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How to Replace Rotors on Cars

by Contributing Writer; Updated June 12, 2017

S. Featuring two- or four-wheel drive, the SUV also features front disc brakes, but can have either rear drum or rear disc. Replacing the rotors on either the front or rear axle employs the same procedure although the rear rotors cover small brake shoes that act as part of the parking brake mechanism. While pads should be replaced every time rotors are changed, it's not always required, especially if the pads were just replaced.

Under The Hood:

 How to Replace Rotors on a Mazda Tribute

Place a wheel chock behind one of the rear tires if you're replacing the front rotors or in front of one front tire if you're replacing the rear rotors. You should apply the parking brake if you're replacing the front rotors but do not apply it for the rear, or you will not be able to remove the rotors.

Loosen the lug nuts 1/8 of a turn with the lug nut wrench on the two wheels of the axle you're lifting.

Lift the axle with the jack and support the Tribute on jack stands in a safe and secure manner.

Remove the lug nuts and wheels.

Place the 6-inch C-clamp over the caliper housing so the top of the clamp is on the back of the caliper and the front drive of the clamp is on the backing plate of the front pad. Be careful to avoid pinching the outboard pad-retaining spring clip with the clamp.

Tighten the clamp enough to make the caliper move back and forth on the slides about 1/2 inch. You do not need to compress the piston completely to replace the rotors, but you need to make sure you have enough room to place the caliper and pad assembly back onto the new rotor.

Remove the two caliper anchor bolts using a breaker bar and a metric socket.

Remove the caliper assembly from the rotor and then hang the assembly to the chassis with a caliper hook.

Remove any rotor retaining rings that may (or may not) be present on the lug studs. These thin metal retainers do not have to be reused. Cut them off with a pair of cutting dikes and discard them.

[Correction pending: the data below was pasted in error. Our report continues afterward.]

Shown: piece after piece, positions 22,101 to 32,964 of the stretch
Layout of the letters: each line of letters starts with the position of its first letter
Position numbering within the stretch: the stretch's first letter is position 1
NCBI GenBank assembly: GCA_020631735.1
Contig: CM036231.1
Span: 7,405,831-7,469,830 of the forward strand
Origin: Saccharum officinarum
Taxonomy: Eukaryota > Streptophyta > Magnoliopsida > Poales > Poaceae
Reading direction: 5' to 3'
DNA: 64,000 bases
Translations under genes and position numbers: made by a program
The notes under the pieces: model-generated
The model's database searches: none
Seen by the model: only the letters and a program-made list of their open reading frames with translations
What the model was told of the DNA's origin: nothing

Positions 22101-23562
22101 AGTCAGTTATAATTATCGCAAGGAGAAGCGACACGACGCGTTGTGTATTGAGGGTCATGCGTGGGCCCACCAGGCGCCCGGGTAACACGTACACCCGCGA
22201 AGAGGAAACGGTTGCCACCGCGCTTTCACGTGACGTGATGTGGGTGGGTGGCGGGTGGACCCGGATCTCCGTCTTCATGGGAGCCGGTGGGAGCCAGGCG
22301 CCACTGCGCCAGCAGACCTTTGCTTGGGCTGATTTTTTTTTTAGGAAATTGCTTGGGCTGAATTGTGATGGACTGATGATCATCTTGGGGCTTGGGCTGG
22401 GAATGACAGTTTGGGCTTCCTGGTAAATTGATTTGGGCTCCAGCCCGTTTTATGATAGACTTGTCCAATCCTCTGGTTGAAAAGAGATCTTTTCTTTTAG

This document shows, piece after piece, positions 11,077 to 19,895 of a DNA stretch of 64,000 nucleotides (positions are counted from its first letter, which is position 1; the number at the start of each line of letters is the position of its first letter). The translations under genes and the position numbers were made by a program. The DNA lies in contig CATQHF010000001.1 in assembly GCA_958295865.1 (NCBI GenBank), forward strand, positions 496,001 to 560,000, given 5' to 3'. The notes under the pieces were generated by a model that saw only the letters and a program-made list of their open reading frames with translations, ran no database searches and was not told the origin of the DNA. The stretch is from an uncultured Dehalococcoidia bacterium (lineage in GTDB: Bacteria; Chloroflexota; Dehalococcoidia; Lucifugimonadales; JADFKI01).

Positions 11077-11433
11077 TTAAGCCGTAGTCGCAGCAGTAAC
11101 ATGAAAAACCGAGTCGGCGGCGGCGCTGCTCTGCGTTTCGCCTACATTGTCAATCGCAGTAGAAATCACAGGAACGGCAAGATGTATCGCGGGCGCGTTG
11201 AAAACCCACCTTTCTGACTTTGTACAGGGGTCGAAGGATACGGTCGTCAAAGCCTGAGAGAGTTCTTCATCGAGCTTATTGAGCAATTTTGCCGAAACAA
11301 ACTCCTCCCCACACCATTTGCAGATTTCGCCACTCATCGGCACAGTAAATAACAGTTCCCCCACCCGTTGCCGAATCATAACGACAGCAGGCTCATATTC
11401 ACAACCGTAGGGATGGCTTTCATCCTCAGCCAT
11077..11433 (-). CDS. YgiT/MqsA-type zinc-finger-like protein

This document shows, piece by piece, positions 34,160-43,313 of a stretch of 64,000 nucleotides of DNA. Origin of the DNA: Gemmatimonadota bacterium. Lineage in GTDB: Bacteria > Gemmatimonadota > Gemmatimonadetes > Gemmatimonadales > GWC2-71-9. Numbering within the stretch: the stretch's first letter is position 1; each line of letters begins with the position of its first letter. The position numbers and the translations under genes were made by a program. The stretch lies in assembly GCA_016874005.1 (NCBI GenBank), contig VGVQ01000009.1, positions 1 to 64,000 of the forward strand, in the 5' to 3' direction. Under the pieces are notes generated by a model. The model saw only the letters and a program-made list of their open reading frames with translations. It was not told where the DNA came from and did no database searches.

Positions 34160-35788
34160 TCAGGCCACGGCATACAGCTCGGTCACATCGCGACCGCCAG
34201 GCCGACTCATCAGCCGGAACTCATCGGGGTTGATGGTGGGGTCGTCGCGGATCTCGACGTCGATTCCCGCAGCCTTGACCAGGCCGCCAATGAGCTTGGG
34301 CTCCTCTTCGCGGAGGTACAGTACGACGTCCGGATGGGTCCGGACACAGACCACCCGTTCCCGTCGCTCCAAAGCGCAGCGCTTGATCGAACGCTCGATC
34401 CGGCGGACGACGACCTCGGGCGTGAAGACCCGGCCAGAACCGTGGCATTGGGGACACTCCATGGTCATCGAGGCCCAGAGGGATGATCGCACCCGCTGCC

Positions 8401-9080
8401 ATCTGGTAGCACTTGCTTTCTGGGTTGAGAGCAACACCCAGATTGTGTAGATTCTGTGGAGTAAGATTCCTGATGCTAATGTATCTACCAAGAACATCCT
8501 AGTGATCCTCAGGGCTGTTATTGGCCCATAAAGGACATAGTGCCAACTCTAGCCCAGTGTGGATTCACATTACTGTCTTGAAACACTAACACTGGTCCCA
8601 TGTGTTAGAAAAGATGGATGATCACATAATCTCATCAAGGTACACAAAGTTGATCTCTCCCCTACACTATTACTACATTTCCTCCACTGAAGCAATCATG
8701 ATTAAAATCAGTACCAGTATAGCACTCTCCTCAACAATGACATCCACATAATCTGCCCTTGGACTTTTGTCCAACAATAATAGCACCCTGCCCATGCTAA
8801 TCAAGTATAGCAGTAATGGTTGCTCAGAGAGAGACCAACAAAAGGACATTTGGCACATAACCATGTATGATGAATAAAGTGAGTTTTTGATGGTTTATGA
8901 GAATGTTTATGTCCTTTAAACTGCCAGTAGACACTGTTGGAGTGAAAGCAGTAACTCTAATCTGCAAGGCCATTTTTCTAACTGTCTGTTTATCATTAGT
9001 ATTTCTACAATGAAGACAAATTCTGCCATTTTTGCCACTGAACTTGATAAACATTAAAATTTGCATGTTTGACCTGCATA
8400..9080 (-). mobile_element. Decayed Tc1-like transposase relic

Remove the rotor. If the rotor is stuck to the hub, spray a liberal amount of penetrating lubricant along the hub-to-rotor seam and strike the plate of the rotor with a hammer to break it free. Be careful on the rear rotors because you can damage the brake shoes integrated in the parking brake system.

Clean the surface and edges of the hub flange with a die grinder and a coarse reconditioning disc. Remove as much rust and corrosion as you can.

Spray the new brake rotors with brake cleaner spray to remove the rust prevention coating they come packaged with. Spray both sides of the rotors. For the front rotors, spray some into the vents as well. Dry the surface of the rotors with a shop rag. It's okay if the vents are still wet as the aerosol spray self-evaporates fairly quickly.

Place the new rotor onto the hub flange and then replace the caliper assembly over the rotor. Align the caliper bolts to their respective holes in the knuckle and tighten them with the torque wrench set at 110 foot-pounds and a metric socket.

Replace the wheel and lug nuts and then tighten the lug nuts to 100 foot-pounds with the torque wrench and socket.

Repeat the rotor replacement for the other side. Rotors should always be replaced in axle sets.

Pump the foot brake until it feels firm when the Tribute is lowered back onto the ground. This will seat the pads to the new rotors. Remove the wheel chock and then test-drive the Tribute for proper braking operation.

Items you will need

  • Jack

  • Jack stands

  • Wheel chock

  • Lug nut wrench

  • 6-inch C-clamp

  • Breaker bar

  • Metric socket set

  • Caliper hook

  • Cutting dikes

  • Penetrating lubricant spray

  • Hammer

  • Die grinder with coarse reconditioning discs

  • Replacement brake rotors

  • Brake cleaner spray

  • Shop rags

 How to Replace the Rotor in a Chrysler Sebring

Drain half of the brake fluid from the master cylinder. Raise your Sebring using a jack and jack stands to properly support your car.